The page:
I have a personal interest in Bonnie and Clyde

Published: Wednesday, December 4, 2013 at 03:30 PM.

Although no instant social media existed outside of radios and telephones, word of the successful ambush spread like wildfire. Dad and Uncle Charlie drove down to Bienville Parish in Louisiana to check it out.

By then the “death” car had been towed to a funeral parlor in downtown Arcadia. Within a few hours after the shooting stopped, Arcadia’s population had swelled from 2,000 to more than 12,000.

A miniscule fraction of that 12,000 was the Gardner brothers. Dad satisfied his morbid curiosity about the car by sticking his head through the window to get a close-up look. He picked up a pair of sunglasses wedged behind a cushion.

One lens was missing. He stuck them in his pocket as a memento of the day. Based on pictures published later, he became more and more convinced they’d belonged to Bonnie.

He thought the glasses to be more curiosity than treasure. Having heard them mentioned in passing over the years, I asked about them in the 1960s when my age and historic curiosity finally intersected. He had no clue regarding their eventual fate, probably into some trash heap after an attic cleaning.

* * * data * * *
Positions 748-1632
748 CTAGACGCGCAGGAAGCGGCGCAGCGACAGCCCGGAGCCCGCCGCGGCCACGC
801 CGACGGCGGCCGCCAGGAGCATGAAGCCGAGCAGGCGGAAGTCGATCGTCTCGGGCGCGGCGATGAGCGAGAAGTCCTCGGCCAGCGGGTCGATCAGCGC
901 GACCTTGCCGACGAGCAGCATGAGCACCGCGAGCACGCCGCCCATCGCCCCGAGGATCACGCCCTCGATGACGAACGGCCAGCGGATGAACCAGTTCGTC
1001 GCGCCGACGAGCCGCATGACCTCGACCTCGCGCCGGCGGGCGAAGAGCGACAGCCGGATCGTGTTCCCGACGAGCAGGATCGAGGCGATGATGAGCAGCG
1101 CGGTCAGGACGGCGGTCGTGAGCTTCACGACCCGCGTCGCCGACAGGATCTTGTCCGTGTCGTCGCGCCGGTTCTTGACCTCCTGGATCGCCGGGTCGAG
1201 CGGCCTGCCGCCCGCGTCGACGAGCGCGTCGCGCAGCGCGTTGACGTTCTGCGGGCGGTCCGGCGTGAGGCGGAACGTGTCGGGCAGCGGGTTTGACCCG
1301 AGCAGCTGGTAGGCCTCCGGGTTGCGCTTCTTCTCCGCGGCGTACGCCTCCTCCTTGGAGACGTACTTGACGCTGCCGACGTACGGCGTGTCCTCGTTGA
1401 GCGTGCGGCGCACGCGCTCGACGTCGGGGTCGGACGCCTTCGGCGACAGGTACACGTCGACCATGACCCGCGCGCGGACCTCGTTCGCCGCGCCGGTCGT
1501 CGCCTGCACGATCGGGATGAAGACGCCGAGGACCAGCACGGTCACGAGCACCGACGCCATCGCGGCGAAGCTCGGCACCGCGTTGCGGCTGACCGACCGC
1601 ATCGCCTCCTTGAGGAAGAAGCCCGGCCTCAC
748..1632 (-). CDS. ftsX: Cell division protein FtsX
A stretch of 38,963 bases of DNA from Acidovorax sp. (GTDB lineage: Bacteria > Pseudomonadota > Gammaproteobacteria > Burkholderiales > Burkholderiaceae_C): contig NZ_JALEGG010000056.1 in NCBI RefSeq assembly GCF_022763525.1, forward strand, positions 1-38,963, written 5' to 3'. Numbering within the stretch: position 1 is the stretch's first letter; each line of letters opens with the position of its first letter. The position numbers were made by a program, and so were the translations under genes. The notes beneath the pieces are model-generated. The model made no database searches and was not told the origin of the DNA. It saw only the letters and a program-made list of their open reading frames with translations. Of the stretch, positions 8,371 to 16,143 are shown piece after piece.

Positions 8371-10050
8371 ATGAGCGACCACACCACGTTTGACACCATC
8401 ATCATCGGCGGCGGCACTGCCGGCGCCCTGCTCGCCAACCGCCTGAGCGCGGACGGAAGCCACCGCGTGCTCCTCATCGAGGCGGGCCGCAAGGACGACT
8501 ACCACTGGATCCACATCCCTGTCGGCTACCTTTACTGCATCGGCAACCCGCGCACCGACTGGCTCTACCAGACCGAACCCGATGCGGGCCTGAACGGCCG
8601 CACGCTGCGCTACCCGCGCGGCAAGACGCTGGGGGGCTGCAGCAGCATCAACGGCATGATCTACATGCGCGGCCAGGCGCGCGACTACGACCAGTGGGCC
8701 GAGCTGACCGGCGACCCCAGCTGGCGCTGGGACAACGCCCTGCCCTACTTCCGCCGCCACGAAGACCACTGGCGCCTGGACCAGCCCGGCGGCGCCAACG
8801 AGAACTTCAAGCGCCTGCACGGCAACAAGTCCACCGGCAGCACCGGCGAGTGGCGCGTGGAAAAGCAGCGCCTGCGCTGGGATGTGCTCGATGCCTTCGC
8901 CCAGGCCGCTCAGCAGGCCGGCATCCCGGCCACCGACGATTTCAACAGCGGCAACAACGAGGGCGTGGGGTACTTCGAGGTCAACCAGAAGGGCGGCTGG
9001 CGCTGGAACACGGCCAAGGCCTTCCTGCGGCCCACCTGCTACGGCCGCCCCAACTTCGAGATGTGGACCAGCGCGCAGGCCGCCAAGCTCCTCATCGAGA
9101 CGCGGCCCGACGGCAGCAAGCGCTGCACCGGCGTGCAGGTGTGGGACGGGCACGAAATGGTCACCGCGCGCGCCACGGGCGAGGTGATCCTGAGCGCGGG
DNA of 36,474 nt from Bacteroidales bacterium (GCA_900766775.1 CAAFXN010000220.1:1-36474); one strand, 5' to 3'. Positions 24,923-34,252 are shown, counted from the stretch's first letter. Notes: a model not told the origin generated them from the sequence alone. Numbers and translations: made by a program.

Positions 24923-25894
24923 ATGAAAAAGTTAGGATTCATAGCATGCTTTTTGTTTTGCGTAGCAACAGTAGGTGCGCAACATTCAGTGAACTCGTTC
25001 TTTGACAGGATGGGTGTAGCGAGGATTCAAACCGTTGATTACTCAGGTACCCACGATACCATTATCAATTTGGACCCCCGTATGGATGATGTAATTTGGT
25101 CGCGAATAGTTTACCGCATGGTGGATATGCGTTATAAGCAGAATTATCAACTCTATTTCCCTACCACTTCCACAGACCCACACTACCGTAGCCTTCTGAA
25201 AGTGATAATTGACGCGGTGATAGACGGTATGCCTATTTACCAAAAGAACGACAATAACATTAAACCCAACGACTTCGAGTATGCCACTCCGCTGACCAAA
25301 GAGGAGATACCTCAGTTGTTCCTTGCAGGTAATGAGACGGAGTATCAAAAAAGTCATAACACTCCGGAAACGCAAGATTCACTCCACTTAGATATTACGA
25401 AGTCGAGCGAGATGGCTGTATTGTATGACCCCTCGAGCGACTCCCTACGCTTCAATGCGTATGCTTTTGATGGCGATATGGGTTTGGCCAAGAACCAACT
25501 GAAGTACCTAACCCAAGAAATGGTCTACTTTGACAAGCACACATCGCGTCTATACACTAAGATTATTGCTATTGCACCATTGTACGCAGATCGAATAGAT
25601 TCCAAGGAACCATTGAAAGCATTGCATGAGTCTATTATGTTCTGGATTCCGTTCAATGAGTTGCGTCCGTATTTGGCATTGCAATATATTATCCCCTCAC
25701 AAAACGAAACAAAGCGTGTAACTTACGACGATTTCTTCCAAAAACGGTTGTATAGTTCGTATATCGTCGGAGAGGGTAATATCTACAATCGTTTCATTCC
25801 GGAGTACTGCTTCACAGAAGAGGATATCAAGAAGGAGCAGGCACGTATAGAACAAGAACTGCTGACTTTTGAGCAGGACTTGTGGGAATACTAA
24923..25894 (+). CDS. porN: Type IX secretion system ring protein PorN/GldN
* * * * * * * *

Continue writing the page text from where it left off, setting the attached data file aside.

My third layer of interest is emotional. The car toured by tractor-trailer truck in the 1960s, charging the public admission to inspect it.

It came to a shopping center in Havelock, so naturally I went to see it. The emotion came when I leaned through the window and imagined my teenage father doing the same thing three decades earlier. Surreal.



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